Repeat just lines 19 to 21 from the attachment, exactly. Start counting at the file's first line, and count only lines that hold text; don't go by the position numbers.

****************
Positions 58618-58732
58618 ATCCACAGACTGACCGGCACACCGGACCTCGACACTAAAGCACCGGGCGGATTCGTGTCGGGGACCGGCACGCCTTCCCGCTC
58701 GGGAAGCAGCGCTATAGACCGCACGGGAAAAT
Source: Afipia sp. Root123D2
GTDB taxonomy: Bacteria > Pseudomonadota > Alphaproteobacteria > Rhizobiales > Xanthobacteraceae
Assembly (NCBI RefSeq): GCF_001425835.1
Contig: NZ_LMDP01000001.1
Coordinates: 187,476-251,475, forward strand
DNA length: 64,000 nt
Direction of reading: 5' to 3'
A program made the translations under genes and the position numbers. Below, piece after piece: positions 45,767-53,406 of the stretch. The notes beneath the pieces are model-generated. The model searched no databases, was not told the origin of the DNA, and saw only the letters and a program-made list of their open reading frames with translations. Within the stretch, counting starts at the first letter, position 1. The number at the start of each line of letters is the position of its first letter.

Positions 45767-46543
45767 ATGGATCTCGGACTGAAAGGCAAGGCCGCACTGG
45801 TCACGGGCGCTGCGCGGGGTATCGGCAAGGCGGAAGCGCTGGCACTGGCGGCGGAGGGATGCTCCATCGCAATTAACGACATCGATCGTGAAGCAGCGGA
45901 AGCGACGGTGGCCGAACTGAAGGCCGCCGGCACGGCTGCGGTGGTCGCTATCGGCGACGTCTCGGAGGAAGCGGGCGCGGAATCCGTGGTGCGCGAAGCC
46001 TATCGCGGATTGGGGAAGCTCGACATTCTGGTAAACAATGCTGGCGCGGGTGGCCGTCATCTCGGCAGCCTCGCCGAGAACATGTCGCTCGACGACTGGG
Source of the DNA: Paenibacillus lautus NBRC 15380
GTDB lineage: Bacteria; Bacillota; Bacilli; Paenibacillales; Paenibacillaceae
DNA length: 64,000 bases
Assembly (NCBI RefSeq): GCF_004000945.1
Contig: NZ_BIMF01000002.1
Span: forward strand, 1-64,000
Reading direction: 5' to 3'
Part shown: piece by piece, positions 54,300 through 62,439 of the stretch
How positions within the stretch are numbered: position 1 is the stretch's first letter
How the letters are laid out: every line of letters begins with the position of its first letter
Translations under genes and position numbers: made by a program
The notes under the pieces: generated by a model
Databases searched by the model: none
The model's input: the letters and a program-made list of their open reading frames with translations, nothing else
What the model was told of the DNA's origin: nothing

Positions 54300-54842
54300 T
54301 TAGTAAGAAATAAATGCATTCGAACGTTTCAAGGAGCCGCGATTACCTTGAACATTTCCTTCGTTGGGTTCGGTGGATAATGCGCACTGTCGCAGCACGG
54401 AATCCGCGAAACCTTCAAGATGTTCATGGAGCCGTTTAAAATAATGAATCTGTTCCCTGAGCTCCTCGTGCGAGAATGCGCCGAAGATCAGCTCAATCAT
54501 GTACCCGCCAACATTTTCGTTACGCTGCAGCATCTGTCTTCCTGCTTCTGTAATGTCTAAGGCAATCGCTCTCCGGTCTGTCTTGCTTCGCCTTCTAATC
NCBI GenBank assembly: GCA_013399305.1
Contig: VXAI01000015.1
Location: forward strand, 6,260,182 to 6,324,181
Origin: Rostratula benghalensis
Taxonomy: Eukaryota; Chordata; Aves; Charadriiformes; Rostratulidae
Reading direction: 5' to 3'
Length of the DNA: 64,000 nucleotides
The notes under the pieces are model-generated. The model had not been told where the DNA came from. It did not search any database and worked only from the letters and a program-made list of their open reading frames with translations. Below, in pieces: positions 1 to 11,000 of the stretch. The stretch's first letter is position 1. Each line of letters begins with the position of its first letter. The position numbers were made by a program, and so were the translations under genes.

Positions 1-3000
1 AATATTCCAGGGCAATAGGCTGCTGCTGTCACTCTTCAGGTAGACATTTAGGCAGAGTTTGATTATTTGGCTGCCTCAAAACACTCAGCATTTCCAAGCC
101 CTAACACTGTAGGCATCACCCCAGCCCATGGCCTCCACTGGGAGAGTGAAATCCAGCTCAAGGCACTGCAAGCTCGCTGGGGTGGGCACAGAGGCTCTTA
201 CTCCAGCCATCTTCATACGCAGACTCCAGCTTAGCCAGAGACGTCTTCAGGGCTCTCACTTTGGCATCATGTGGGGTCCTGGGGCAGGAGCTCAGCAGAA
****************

DNA length: 64,000 bases
Assembly (NCBI RefSeq): GCF_004000945.1
Contig: NZ_BIMF01000002.1